With technology advancing rapidly, there is a call for mHealth to move towards more complex technology. However, this study has shown that text messaging—available on any mobile phone—although simple, is still potentially effective for improving glycaemic control. Equally, this study had very few technical difficulties, which probably contributed to the high satisfaction with the intervention. The individual tailoring of the intervention, and ability for participants to choose varying components and dosages, means that questions remain around the ideal duration for implementation as well as the components most important for effectiveness. Further research is needed to understand the components of this intervention that are most effective and the ideal intervention dosage to further refine this intervention and inform the development of future interventions. With participants highly satisfied with the intervention and largely happy with their intervention dosage, but great variance in the modules, durations, and dosages, SMS4BG may need to remain individually tailored in this way, resulting in a more complex intervention for delivery until further investigation on this can be made.
The incidence of type 1 diabetes was higher in New Zealand Europeans than other ethnic groups throughout the study period (Figure 2, p<0.0001). There was little difference in incidence among non-European ethnic groups. The annual incidences (per 100,000) by 2009 were: Europeans 32.5 (95% CI 23.8–43.3), Non-Europeans 14.4 (95% CI 9.2–21.4), Maori 13.9 (95% CI 5.2–29.7), Pacific Islanders 15.4 (95% CI 7.3–28.5), and Other 13.5 (95% CI 5.8–26.8). The rate of increase in incidence over the study period was very similar across all ethnicities, as illustrated by the slopes in Figure 2. However, while the average increase in incidence was higher for Europeans than Non-Europeans in children of all age groups (Table 1), the increase was proportionally lower in Europeans (2-fold) than Non-Europeans (3-fold) due to a lower baseline incidence in the latter group (Figure 2). Nonetheless, in both ethnic groups type 1 diabetes incidence in children 10–14 yr increased at a higher rate than in the youngest 0–4 yr group, with a >2-fold difference observed among both Europeans and Non-Europeans (Table 1). Age at diagnosis across the study period was similar in both ethnic groups (p = 0.47).
We saw no significant interaction between the treatment group and any of the prespecified subgroups: type 1 versus type 2 diabetes (P=0.82), non-Māori/non-Pacific versus Māori/Pacific ethnicity (P=0.60), high urban versus high rural/remote region (P=0.38). Adjusted mean differences on change in HbA1c from baseline to nine months for patients with type 1 and type 2 diabetes were −5.75 mmol/mol (95% confidence interval −10.08 to −1.43, P=0.009) and −3.64 mmol/mol (−7.72 to 0.44, P=0.08), respectively. Adjusted mean differences for non-Māori/non-Pacific and Māori/Pacific people were −4.97 mmol/mol (−8.51 to −1.43, P=0.006) and −3.21 mmol/mol (−9.11 to 2.70, P=0.28), respectively. Adjusted mean differences for participants living in high urban and high rural/remote areas were −4.54 mmol/mol (−8.40 to −0.68, P=0.02) and −3.94 mmol/mol (−9.00 to 1.12, P=0.13), respectively (table 3).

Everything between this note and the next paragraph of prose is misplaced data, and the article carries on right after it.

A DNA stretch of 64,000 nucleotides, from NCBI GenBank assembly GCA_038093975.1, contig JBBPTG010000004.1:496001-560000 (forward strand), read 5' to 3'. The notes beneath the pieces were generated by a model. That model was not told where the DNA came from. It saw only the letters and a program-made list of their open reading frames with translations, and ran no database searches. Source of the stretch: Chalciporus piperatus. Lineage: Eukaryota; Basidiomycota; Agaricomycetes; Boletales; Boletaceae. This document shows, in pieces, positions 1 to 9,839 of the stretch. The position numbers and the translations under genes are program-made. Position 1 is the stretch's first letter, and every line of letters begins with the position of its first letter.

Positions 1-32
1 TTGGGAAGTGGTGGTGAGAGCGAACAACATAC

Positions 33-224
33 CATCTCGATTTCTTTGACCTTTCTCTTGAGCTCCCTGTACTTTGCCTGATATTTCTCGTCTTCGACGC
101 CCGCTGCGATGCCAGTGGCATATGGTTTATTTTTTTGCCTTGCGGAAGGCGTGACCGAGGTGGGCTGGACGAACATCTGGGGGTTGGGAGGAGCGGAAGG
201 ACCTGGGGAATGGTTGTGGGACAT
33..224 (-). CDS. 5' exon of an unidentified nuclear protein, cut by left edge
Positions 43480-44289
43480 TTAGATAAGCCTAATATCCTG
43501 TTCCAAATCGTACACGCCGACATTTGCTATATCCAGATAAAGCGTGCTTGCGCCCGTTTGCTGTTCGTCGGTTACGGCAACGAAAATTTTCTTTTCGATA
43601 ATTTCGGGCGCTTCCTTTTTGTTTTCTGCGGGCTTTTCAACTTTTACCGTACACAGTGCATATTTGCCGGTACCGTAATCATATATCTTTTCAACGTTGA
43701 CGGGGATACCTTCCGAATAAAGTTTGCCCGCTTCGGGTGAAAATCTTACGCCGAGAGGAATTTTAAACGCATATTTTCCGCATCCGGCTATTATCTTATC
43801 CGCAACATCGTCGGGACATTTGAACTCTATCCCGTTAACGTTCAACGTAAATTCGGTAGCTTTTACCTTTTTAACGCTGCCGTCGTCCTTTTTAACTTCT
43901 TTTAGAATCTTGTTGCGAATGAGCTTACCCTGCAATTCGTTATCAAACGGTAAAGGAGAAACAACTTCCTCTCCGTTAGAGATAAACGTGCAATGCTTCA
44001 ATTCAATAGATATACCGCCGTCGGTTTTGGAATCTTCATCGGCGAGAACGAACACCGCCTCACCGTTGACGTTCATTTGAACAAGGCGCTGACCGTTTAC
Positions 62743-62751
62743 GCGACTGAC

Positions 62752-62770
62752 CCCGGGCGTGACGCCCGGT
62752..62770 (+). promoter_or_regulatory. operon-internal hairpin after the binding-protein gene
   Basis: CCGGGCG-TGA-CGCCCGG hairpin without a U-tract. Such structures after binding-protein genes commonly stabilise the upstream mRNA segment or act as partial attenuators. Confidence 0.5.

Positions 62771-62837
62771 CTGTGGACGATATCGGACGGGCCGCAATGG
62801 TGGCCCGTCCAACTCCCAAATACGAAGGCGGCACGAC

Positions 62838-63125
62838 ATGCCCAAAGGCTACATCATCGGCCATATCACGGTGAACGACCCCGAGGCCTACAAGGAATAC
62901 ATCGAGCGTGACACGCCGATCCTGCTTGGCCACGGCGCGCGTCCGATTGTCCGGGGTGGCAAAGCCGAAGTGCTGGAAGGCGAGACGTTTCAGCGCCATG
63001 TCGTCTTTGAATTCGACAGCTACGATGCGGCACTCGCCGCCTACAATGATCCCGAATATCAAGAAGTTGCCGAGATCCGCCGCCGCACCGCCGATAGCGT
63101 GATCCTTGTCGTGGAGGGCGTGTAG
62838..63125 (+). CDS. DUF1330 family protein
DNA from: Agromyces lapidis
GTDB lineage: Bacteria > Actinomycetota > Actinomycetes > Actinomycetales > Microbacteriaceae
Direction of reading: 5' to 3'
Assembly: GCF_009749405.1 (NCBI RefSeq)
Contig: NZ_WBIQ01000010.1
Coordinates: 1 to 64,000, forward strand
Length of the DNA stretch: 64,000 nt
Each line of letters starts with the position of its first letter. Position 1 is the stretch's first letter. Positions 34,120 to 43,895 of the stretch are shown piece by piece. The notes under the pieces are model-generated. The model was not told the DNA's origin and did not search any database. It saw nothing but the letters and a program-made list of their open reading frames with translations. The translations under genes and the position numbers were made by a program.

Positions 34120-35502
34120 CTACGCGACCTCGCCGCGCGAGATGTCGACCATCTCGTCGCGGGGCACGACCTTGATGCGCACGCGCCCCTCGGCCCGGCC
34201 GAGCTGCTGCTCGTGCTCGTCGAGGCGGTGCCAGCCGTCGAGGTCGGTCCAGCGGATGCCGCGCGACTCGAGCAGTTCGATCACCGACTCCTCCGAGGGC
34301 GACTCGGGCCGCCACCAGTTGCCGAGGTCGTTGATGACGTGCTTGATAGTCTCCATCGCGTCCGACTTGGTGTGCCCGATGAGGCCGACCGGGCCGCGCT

Conclusion A tailored, text message based, self management support programme resulted in modest improvements in glycaemic control in adults with poorly controlled diabetes. Although the clinical significance of these results is unclear, the findings support further investigation into the use of SMS4BG and other text message based support for this patient population.
The average reduction of 4.2 mmol/mol (0.4%) in HbA1c seen in this study did not reach the level chosen to signify clinical significance in the initial power calculation (5.5 mmol/mol (0.5%) reduction in HbA1c). Therefore, this study is unable to conclude that the effects of the SMS4BG intervention are clinically significant. Although further investigation is needed, we believe the results have the potential to still be clinically relevant in practice, particularly among individuals with high levels of HbA1c, such as the participants with poorly controlled diabetes in this study. The unadjusted group difference on change in HbA1c from baseline was −5.89, −3.05 and −5.24 mmol/mol at three, six, and nine months, respectively. The main analysis, with adjustment for baseline value and stratification factors, showed a smaller treatment effect, although both results were significant at three and nine months. Similar results were found across major subgroups of interest despite the fact that these analyses were not specifically powered. These consistent findings led us to believe that the intervention shows promising effects on treating people with poorly controlled diabetes and warrants further investigation.